Nalanda University reopens after 800 years
Around 800 years after it was razed by foreign invaders, Nalanda University reopened its doors on Monday in an attempt to reclaim its ancient glory of an international knowledge destination.
The new university, set up on a sprawling 443-acre campus built near the ruins of the ancient seat of learning in Bihar, aims to rebuild the intellectual rigour of the old school initially with a school of environmental studies and a school of historical studies.
The government has sanctioned Rs 2,700 crore to raise the new university, which has begun with seven faculty members and 15 students, and will go on have seven schools for postgraduate and doctorate students by 2020.
"Our ethos will be the same as the Nalanda University of the yore, but in a modern avatar," vice-chancellor Gopa Sabharwal said at the opening at the International Convention Centre at Rajgir, a Buddhist pilgrimage centre about 100 km from Patna and 12 km from the ruins of the earlier Nalanda University.
A university official said more than 1,000 students from 40 countries had sought admission in the new university.
Nalanda, which existed long before Harvard and Cambridge were set up, was a centre of excellence not just for philosophy and Buddhist studies but also for literature and mathematics. At its peak, the university accommodated over 10,000 students and 2,000 teachers.
It also attracted intellectuals from around the world, including Chinese scholar Hieun Tsang who spent nearly 15 years at the university in the fifth century AD.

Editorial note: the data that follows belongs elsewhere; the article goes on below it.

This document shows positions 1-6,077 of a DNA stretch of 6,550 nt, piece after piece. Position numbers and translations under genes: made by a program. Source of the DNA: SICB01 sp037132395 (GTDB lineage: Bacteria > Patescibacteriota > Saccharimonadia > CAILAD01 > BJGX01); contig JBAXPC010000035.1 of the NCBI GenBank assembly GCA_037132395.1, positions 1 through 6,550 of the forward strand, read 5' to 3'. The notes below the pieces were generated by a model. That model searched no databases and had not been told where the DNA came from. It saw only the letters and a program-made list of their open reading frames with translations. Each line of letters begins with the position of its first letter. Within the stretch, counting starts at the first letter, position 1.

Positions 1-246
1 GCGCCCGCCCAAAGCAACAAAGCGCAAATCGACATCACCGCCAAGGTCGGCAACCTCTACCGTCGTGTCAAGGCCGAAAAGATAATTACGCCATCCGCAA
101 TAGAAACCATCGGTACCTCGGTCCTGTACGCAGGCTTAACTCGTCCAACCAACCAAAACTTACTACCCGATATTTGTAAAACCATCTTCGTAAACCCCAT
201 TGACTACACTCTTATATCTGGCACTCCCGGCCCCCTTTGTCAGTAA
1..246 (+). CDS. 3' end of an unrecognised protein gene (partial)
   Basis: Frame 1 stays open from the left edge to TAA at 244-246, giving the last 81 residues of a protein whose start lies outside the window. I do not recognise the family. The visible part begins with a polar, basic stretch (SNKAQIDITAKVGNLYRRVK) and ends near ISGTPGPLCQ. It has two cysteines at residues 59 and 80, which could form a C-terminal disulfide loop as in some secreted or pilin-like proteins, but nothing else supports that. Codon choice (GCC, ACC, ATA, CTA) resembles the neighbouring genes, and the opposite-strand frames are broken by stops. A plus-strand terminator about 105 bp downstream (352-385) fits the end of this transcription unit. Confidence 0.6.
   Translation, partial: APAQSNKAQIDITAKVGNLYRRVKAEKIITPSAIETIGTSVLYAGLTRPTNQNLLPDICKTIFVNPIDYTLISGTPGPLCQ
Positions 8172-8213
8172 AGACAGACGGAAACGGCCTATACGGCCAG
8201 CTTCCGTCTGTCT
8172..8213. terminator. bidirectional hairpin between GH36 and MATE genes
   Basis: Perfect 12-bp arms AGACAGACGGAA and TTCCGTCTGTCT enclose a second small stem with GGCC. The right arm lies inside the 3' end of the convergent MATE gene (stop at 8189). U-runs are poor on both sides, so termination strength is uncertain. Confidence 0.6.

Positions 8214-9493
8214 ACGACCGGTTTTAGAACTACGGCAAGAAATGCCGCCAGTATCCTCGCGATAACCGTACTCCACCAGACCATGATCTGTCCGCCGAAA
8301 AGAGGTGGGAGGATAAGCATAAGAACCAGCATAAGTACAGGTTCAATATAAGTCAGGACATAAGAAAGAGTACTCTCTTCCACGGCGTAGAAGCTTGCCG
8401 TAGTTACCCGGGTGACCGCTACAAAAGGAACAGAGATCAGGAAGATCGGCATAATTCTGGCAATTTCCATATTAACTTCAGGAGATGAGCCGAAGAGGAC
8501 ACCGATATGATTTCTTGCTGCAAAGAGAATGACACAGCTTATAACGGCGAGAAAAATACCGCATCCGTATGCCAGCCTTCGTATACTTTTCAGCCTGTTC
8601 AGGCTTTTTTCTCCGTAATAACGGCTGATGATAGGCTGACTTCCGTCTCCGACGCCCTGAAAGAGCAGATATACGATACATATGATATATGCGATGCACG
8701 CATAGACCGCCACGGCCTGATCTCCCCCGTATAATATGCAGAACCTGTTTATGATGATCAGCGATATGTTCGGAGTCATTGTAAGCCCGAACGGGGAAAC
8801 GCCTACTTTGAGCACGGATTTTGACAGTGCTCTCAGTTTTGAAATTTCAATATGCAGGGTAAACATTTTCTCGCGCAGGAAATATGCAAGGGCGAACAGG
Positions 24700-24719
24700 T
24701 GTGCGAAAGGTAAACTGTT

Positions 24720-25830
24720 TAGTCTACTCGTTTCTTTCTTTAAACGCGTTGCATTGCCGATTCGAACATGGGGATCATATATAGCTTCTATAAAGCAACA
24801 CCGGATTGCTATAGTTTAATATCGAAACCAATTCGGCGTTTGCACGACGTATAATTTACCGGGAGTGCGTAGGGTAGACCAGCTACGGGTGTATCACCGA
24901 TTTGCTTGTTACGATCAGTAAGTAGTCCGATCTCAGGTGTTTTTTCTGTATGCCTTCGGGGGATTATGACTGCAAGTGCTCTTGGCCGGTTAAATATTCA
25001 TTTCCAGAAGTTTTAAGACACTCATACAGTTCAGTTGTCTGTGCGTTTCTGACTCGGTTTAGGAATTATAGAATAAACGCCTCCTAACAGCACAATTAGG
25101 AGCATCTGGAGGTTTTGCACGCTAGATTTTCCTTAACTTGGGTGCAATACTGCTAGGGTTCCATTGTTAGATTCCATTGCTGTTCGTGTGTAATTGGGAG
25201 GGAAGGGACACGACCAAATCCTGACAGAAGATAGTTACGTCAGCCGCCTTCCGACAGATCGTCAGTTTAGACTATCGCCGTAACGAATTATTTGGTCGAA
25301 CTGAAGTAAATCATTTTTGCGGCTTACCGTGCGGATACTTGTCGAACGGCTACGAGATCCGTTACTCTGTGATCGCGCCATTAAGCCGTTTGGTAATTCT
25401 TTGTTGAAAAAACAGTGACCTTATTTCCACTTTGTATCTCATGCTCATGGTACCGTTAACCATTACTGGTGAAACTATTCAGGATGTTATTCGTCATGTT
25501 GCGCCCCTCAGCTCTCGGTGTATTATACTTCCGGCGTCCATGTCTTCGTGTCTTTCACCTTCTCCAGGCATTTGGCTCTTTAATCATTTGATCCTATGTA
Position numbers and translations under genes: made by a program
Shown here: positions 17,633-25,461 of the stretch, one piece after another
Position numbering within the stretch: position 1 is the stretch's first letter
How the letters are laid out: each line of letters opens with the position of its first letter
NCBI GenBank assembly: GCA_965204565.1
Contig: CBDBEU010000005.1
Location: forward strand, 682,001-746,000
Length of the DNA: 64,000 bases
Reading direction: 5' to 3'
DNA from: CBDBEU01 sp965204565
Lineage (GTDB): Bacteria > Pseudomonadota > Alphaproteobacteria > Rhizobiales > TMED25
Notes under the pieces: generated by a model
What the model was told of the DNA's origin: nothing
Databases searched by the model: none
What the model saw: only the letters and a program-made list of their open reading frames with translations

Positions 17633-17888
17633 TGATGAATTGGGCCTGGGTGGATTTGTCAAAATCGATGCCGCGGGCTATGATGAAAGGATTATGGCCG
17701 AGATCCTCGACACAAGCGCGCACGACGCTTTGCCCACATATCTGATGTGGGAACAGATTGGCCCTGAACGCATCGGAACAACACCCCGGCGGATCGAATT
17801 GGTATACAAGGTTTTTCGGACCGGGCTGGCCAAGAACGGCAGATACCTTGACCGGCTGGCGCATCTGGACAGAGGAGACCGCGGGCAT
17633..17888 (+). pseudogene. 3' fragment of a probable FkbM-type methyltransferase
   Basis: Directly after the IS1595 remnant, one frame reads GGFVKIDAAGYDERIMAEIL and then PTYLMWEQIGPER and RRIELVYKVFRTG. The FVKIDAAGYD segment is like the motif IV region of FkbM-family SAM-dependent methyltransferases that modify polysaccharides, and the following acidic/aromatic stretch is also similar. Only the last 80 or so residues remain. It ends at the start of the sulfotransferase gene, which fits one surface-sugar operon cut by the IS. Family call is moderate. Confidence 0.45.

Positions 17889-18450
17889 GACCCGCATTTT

The idea of resurrecting the ancient centre of learning got off the ground in 2010 when the Parliament passed a bill approving plans to rebuild the campus as a symbol of India's global ambitions.
A group of scholars led by Nobel laureate Amartya Sen have helped to revive Nalanda, which seeks to establish a 21st century university that maintains the heritage of its predecessor.
The ministry of external affairs will support six students from Cambodia, Myanmar, Laos and Vietnam at Nalanda, which has been revived as part of a wider Asian renaissance.
Started during the reign of Gupta king Sakraditya in the fifth century AD, Nalanda was razed to the ground by Turkish invaders in 1193 AD.
An initiative of the Indian government and 18 East Asia Summit (EAS) countries, the university has received foreign support. Sources said China had committed $1 million for the project and Australia, about A$1million, while Japan and Singapore are financing the construction work on the campus.
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